Staining wood- what to use instead of conditioner?

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What can you use if you don't have conditioner before you stain?
  6 answers
  • 117135 117135 on Jan 14, 2016
    Here is a link to make your own if you have any of these on hand. http://www.ehow.com/how_5912357_make-own-pre_stain-wood-conditioner.html

  • Sherrie Sherrie on Jan 14, 2016
    I don't use conditioner on all wood just certain types of wood like pine,cedar, fir ect. Because it is a soft wood it grabs unevenly, it takes stain unevenly. The conditioner helps give it a even stain. I don't use conditioner on hard woods because I have never had a problem

  • Gail Salminen Gail Salminen on Jan 14, 2016
    I recently read a post regarding pretreatment of wood prior to staining and they only used water - sponged on and wiped off followed by staining. I did do this on my last piece and it worked fine, but I was working on maple.

  • Louis Lieberman Louis Lieberman on Jan 15, 2016
    u put the stain on before the condiitioner- i use thinned out boiled linseed oil followed by very thin laquer- when dry a light sanding &then a thin topcoat to protect it.

  • the point is to get the wood to absorb the liquid so that when you lay down your stain, there isn't one spot that absorbs more than another spot. A conditioner is like a very light sealer. I condition any wood that I stain. Maple, pine, fir, or any soft wood, will be blotchy without conditioning. You can use water but if you are using an oil based stain, then I would switch to a water based stain. (don't soak it) just know that water will raise the grain and you will have to give it a light sanding before applying the stain. see pics for what it would look like... I've used both Pre-Stain from Minwax and another one called pre-stain conditioner. They both work fine. Check the can for what type of stain to use with that particular conditioner. Sometimes using the conditioner will result in the stain being a lighter color. If that's an issue, then you might want to pick a darker shade. You could also thin some shellac with denatured alcohol and use that for a conditioner.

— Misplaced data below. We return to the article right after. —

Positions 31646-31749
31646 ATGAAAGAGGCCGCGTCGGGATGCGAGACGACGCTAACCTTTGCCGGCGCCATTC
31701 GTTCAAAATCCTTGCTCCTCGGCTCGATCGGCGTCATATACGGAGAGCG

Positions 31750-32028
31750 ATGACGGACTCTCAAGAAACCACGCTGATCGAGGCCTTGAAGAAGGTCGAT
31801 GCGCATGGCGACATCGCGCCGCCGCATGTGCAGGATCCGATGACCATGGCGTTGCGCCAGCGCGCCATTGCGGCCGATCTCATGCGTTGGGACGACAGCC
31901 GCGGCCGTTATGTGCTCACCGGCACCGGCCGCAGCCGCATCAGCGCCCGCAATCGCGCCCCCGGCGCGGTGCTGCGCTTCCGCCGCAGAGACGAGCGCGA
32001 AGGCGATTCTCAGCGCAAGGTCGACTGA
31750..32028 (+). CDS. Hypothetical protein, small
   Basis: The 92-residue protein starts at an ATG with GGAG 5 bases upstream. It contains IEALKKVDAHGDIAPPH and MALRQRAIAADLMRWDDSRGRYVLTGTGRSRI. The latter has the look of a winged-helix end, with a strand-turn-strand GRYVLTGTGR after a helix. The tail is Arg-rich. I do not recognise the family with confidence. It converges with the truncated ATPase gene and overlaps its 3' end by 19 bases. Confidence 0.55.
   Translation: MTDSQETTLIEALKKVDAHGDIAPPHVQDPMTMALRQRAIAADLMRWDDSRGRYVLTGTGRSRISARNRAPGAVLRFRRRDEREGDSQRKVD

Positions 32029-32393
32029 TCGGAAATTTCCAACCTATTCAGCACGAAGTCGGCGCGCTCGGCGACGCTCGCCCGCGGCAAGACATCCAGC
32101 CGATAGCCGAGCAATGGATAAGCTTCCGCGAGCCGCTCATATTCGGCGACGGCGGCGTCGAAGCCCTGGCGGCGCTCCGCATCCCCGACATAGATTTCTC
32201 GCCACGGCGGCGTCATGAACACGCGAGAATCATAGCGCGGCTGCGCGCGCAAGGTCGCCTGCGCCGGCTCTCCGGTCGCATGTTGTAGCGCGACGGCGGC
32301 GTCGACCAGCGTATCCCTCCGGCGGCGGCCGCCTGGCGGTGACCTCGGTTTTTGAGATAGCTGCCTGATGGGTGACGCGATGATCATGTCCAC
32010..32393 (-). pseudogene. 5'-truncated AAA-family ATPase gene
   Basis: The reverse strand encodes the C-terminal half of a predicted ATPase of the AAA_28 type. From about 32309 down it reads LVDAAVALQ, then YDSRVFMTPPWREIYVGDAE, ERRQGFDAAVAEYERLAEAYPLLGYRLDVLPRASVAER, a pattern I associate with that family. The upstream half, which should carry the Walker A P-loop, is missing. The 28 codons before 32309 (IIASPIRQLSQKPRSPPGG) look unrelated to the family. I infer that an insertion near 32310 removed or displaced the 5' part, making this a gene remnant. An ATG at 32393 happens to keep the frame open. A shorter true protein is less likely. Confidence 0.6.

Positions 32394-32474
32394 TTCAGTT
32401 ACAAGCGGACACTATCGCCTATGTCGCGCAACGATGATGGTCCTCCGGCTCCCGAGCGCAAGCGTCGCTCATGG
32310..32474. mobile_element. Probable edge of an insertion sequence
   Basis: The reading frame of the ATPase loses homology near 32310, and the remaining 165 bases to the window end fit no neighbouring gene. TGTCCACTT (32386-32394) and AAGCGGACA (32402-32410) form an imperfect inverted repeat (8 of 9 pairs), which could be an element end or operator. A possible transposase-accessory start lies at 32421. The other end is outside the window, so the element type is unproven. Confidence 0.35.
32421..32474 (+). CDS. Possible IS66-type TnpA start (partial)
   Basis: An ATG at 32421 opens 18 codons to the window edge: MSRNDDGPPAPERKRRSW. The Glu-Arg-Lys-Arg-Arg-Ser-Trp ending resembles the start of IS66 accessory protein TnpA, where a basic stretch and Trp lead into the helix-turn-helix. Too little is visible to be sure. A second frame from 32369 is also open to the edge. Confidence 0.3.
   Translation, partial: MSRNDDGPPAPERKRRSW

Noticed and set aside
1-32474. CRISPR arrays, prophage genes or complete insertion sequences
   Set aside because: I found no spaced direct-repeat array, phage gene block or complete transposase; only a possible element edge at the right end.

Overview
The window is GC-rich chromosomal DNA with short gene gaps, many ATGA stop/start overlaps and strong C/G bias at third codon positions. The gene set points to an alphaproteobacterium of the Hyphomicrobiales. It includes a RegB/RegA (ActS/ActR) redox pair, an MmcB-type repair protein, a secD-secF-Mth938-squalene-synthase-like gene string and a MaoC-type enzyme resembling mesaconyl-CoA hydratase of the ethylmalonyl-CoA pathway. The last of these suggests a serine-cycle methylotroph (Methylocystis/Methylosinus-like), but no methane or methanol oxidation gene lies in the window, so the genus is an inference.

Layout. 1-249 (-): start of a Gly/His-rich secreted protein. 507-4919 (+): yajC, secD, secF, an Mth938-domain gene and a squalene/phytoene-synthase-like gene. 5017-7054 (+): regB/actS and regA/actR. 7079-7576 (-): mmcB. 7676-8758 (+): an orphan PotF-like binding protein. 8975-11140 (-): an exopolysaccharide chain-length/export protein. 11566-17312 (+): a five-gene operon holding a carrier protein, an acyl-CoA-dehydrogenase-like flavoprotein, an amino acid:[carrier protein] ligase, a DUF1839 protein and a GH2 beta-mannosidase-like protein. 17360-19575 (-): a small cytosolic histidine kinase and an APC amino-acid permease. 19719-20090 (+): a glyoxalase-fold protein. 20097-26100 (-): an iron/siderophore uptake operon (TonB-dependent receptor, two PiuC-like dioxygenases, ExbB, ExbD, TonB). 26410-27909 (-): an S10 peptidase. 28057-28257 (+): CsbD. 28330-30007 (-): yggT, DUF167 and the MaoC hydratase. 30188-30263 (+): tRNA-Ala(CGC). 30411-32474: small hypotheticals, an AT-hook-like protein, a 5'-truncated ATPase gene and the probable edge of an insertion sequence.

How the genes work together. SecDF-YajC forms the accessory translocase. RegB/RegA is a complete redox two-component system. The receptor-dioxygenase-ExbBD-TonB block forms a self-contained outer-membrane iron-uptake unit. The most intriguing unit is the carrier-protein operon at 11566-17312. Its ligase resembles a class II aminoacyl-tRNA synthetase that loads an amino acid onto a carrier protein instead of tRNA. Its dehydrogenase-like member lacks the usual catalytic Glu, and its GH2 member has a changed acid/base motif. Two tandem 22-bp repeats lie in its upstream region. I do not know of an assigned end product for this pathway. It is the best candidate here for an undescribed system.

• Taffetal Taffetal on Jan 15, 2016
    Nooo . . . you do not put a "conditioner" on raw wood if you want to stain it. The wood needs to absorb the stain. The second step is to use wax, polyurethane or whatever. Some stains have a sealer mixed in with it.

    • @Taffeta yes it is customary to "condition' first. Sometimes certain woods absorb the stain unevenly and that causes blotchiness. Raw wood will still absorb the stain but will do so evenly because the drier parts have already absorbed some of the conditioner. Not every wood needs a conditioner. Just those with higher sap content, maybe? Like pine? I've found that maple and doug fir get very blotchy without using conditioners. And stay away from stain/sealer combos.